[rescue] moussh [was Transplanting a Sun Fire V210 motherboard - PSU requirements?`]

Cory Smelosky b4 at gewt.net
Wed Feb 27 16:40:54 CST 2013

On 27 Feb 2013, at 17:32, Mouse <mouse at Rodents-Montreal.ORG> wrote:

>>> (Avoiding OpenSSH was one of the motivations behind my writing
>>> moussh, for exmaple.)
>> How does moussh compare to other implementations?  Does it implement
>> local echo? ;)
> As in, line-at-a-time instead of character-at-a-time input?  No.  It
> would be relatively easy to implement, though; I've added it to the
> to-do list.
> As for how it compares in other respects?  It's different.  It's got a
> bunch of stuff I'm not aware of in any other implementation (though I
> haven't looked much; another big part of the reason I did it was to
> learn the protocol, for which using some other implementation is
> useless).  And, of course, it's lacking in some respects as compared to
> others.


> Things I'm particularly proud of:
> - Connection sharing that actually works well.
> - A relatively powerful ocnfig-file language.
> - Very flexible host-key management; in particular, if it sees a key it
>   knows coming from a host it doesn't, it'll tell you about it.
> - No non-PD code needed beyond libc (by default it uses libgmp for
>   large-number arithmetic, but it does have a private implementation
>   sufficient for its own purposes; I still use libgmp where I can
>   because it's usually faster).

I wonder if I could get it to build on 4.3BSD. ;)

> - An interactive interface to the authentication agent.
> - The ability to use an arbitrary process's stdin/stdout as the server
>   connection, rather than insisting on establishing a TCP connection.
> - TCP forwarding that must work, or the client doesn't start.
> I talked about it at BSDCan 2005, I think it was, and I think I listed
> "completely independent codebase" and "under active development" on
> both the "Advantages" and "Disadvantages" slides....
>>> So far, my perception of OpenBSD has not been enough better than
>>> NetBSD to override that.
>> Well, it DOES derive from NetBSD.
> I know.  I got involved with NetBSD just barely before...um, before the
> split, shall we say.
>>> What I'd _like_ to do is to head off in my own direction.  I'm not
>>> sure what, and I'm not sure I'm capable, but I am sure it would be
>>> interesting.
>> Start with 4.3BSD as a base and modernise it from there. ;)
> I would prefer to go in a different direction.  As useful as POSIX has
> been, I think it's doing the computer world harm now, in that
> something that doesn't at least mostly fit a POSIX framework more or
> less can't be done.  For example, in 2002 I ran into an experimental
> encrypted storage paradigm that had some interesting potential, but the
> design was pretty much incompatible with the POSIX model.  Since I was
> hired to build a glue layer to make it mountable as a filesystem under
> NetBSD, this posed an interesting challenge - but it was an issue only
> because of the POSIX paradigm's dominance.

POSIX is a rather nonstandard standard. ;)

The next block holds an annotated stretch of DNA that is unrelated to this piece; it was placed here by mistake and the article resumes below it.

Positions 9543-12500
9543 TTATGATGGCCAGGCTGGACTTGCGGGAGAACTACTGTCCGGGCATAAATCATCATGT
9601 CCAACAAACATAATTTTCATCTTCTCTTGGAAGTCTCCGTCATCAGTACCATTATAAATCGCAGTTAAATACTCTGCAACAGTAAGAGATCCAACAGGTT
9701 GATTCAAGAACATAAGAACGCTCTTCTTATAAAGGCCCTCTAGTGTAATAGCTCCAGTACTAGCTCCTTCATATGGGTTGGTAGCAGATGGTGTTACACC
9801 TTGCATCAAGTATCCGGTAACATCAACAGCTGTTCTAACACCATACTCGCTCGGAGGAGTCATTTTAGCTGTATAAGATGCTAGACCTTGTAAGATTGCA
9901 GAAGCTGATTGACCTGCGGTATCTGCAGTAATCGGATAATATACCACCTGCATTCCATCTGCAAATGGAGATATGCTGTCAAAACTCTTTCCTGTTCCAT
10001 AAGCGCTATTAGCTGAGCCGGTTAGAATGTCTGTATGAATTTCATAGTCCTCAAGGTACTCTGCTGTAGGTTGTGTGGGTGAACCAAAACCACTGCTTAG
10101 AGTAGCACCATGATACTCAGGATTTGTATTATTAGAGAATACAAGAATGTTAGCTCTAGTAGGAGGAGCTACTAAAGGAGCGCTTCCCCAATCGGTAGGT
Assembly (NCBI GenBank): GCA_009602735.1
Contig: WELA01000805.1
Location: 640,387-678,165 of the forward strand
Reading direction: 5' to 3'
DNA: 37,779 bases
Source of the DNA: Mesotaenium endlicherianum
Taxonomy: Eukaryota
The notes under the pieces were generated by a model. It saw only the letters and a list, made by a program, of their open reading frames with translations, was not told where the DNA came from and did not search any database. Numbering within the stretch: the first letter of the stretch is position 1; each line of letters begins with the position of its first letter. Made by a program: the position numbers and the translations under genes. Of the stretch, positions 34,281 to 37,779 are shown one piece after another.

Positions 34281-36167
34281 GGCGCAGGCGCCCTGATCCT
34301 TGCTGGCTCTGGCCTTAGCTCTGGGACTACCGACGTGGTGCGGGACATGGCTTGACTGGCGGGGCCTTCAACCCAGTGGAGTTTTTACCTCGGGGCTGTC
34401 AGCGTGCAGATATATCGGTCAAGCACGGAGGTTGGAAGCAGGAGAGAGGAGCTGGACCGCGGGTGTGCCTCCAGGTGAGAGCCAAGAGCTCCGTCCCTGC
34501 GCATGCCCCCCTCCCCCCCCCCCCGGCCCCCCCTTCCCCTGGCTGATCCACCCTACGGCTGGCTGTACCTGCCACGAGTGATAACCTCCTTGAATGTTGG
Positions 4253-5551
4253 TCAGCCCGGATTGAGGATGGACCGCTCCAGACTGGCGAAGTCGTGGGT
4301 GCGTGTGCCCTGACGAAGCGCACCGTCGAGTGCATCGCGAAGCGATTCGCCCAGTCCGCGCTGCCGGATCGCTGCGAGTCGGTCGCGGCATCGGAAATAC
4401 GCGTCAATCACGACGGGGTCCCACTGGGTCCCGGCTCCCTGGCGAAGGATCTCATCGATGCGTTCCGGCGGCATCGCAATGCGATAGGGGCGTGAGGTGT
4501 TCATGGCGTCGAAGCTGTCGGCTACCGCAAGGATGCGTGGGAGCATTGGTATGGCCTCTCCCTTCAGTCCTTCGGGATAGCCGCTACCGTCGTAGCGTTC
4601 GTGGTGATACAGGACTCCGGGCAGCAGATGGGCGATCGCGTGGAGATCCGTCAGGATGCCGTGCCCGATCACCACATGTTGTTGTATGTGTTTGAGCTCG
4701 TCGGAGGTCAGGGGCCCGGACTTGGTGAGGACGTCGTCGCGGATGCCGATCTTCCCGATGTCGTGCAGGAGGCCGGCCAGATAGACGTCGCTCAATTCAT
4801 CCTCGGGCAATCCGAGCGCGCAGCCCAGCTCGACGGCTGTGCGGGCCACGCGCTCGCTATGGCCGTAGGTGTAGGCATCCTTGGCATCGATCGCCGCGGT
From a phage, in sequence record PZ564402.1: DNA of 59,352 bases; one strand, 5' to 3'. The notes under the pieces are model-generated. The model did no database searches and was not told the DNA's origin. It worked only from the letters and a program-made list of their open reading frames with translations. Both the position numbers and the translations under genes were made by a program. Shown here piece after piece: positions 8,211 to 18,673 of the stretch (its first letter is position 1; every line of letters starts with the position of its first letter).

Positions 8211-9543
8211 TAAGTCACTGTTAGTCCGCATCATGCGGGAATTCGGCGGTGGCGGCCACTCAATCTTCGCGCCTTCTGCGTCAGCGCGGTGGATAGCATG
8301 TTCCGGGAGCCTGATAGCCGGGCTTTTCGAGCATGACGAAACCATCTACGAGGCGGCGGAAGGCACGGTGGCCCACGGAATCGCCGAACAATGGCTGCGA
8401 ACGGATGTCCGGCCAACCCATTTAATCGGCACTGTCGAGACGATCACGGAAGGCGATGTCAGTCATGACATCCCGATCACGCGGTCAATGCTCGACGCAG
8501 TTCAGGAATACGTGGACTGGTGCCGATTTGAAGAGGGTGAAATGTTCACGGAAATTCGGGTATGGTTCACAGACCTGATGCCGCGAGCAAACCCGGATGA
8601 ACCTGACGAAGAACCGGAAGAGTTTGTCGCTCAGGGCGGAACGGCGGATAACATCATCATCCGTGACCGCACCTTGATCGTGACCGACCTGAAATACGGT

> So, yeah, I would start by questioning everything.  Processes.
> Filesystems.  Sockets.  Do we need them?  What do they provide?  Are
> there other ways to satisfy the same underlying desires?  Is a thing
> satisfying multiple desires, and if so can we split it?  Do multiple
> things satisfy the same desire, and if so can we merge them?

I'd also question "everything as a file" and "everything is a stream of
bytes".  Implement proper message busses, and nonblocking queues.  Take a hint
or two from VMS with regards to filesystem.

> For example, filesystems as POSIX knows them satisfy two very distinct
> desires: (1) storage that survives across reboot and power-off; (2)
> organization of storage.  These are each pretty necessary, but there's
> no reason they have to be addressed by the same subsystem.  (As a
> simple counterexample, imagine a Lisp system in which (2) is addressed
> by the usual Lisp-world mechanisms, but (1) is addressed by simply
> marking some Lisp-world objects as nonvolatile.  Something like a
> filesystem might be involved under the hood, or might not.

Hmmm.  A dedicated subsystem to fulfil each part of a filesystem could
increase interoperability.

> Something like processes with respect to threads of control are
> probably necessary unless I can find a way to use a model of
> computation that's not sequential imperative.  But it's entirely
> possible that I can reduce or augment the list of state associated with
> each thread of control.  Memory space.  Access rights (by which I mean
> not only stuff like UID, but also stuff like file descriptors).
> Working directory.  Do we need these?

Working directory?  Not really necessary.  It think it helps with knowing
where you currently are in the hierarchy though.  However, that ceases to be
an issue if you redesign the hierarchy.

> What about UI paradigms?  There are a lot of those running around and
> I'm wondering if I want to adopt and/or adapt them or try to invent
> something new.

Please kill X.  It is time for it to die.  A standard graphics subsystem that
all drivers hook in to would be nice as well.  It would cause less issues and
incompatibilities (nvidia rendering fonts differently than amd on linux is an
example of this issue)

> So far, I have a lot of questions and few answers.  But I want to
> experiment more than build The Next Great OS.  If it turns out to be
> useful, fine, but that's a distinctly secondary concern at this point.

I find just planning on fascinating.  I'm unable to implement my own due to
lack of knowledge.

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